Supernova 2023ixf currently shining brightly in the Pinwheel galaxy is the result of a cataclysmic explosion that is seeing a self-destructing star shine as bright as 100 billions suns.
But it’s not the biggest cosmic explosion event.
That belongs to GRB 221009A, an immensely bright gamma-ray burst that was detected by telescopes around the world on October 9, 2022.
It was a whopping 10 times brighter than a supernova and quickly named the named the BOAT—Brightest of All Time. The it kept on glowing long after it should have faded.
Very rare event
A once-in-a-thousand-year event, GRB 221009A is thought to have emanated from the collapse of a colossal star birthing a black hole a mere 2.4 billion light years from the solar system—close, in cosmic terms. But scientists had no idea why it was so bright and for so long.
They do now.
“The jet was pointed directly at us—much like a garden hose angled to spray straight at you—and this definitely goes some way to explain why it was seen so brightly,” said Dr Hendrik Van Eerten from the Department of Physics at the University of Bath in the UK, part of a team whose findings were published this week in the journal Science Advances.
Meanwhile, the paper describes the reason for the slow fade of its afterglow as being down to it appearing wider than usual because an unusually large amount of stuff traveled in its wake. “GRB jets need to go through the collapsing star in which they are formed, and what we think made the difference in this case was the amount of mixing that happened between the stellar material and the jet,” said Van Eerton.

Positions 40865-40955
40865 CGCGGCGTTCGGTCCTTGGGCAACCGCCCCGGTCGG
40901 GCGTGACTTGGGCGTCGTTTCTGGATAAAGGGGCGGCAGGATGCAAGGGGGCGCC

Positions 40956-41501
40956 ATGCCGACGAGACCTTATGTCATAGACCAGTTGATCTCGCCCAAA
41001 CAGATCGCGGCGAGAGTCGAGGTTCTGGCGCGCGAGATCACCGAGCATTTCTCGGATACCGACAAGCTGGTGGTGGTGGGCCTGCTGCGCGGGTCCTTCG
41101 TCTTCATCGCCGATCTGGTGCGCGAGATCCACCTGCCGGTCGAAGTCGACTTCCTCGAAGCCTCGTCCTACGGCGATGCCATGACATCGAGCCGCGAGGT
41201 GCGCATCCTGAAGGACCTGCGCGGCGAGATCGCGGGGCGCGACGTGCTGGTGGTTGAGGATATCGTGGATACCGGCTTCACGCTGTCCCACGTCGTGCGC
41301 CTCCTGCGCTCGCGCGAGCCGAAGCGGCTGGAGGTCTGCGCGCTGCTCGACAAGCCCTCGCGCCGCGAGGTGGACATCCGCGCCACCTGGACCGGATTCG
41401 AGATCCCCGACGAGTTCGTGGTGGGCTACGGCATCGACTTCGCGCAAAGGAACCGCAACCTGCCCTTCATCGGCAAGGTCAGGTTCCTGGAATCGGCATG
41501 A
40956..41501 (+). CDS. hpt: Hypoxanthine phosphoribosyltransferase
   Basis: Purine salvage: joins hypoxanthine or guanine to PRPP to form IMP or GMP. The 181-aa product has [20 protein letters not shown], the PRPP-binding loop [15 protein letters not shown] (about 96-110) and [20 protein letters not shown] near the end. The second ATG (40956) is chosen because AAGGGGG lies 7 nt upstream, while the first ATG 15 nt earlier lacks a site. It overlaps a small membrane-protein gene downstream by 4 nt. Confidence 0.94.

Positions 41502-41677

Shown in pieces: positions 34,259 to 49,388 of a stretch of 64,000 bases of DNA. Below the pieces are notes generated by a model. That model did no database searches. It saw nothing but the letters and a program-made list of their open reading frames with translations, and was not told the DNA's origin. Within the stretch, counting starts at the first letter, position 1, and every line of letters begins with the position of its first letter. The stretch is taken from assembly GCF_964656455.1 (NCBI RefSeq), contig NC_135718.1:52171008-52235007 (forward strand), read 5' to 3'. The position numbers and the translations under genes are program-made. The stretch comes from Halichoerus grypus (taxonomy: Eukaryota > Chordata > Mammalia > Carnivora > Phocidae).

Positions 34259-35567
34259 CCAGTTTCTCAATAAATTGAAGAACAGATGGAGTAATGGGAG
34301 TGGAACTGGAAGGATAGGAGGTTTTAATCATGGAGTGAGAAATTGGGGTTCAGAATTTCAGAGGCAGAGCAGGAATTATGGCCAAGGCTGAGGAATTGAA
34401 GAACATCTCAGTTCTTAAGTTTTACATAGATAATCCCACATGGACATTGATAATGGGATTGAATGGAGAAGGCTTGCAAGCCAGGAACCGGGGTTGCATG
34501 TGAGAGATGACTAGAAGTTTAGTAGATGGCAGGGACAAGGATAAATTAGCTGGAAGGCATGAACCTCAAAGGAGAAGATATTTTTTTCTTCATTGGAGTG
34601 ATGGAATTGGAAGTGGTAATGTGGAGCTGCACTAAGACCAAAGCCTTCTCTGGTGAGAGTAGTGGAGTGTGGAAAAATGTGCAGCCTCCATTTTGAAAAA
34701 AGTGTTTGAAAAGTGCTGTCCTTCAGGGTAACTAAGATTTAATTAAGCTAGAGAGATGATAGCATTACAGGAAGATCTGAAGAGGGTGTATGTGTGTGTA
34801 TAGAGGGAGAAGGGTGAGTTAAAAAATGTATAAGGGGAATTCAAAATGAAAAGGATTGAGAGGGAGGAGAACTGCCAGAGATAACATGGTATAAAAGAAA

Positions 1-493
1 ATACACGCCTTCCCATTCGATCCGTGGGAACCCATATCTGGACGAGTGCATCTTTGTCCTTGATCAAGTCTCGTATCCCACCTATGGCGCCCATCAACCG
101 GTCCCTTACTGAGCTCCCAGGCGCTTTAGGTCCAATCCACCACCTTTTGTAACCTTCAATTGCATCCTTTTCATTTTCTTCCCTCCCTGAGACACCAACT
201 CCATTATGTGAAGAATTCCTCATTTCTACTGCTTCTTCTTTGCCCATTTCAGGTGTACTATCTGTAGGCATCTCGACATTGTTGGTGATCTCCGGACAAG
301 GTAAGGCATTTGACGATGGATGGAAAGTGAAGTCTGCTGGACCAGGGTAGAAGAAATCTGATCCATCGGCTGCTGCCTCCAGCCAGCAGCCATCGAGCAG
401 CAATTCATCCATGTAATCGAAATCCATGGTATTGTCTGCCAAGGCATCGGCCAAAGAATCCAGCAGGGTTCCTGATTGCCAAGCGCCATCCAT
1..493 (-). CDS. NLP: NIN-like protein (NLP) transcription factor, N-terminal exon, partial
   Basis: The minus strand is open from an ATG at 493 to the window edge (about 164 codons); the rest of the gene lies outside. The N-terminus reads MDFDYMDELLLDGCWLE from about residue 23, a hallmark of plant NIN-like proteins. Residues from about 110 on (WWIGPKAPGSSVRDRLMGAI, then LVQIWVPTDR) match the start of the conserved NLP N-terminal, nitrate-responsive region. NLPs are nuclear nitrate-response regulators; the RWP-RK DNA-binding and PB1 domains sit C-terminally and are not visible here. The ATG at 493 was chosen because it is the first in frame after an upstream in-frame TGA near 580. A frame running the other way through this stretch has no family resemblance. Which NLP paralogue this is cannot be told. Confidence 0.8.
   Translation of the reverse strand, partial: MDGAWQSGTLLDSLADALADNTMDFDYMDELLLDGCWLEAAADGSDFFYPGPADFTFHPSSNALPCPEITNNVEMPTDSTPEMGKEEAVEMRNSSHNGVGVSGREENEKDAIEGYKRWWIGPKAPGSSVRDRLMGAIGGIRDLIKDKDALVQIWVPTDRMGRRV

“Shock-heated gas kept appearing in our line of sight all the way up to the point that any characteristic jet signature would have been lost in the overall emission from the afterglow.”
A Rosetta Stone?
The research team used the Gemini South Telescope in Chile to observe the event, which the paper’s lead author thinks could be critically important in understanding why the universe’s most extreme gamma ray bursts do not obey the standard physics for more typical events.
“Because this burst is so bright and also nearby we think this is a once-in-a-thousand-year opportunity to address some of the most fundamental questions regarding these explosions, from the formation of black holes to tests of dark matter models,” said Dr Brendan O’Connor, a newly graduated doctoral student at the University of Maryland and George Washington University in Washington, DC. “GRB 221009A might be the equivalent Rosetta Stone of long gamma ray bursts.”
Wishing you clear skies and wide eyes.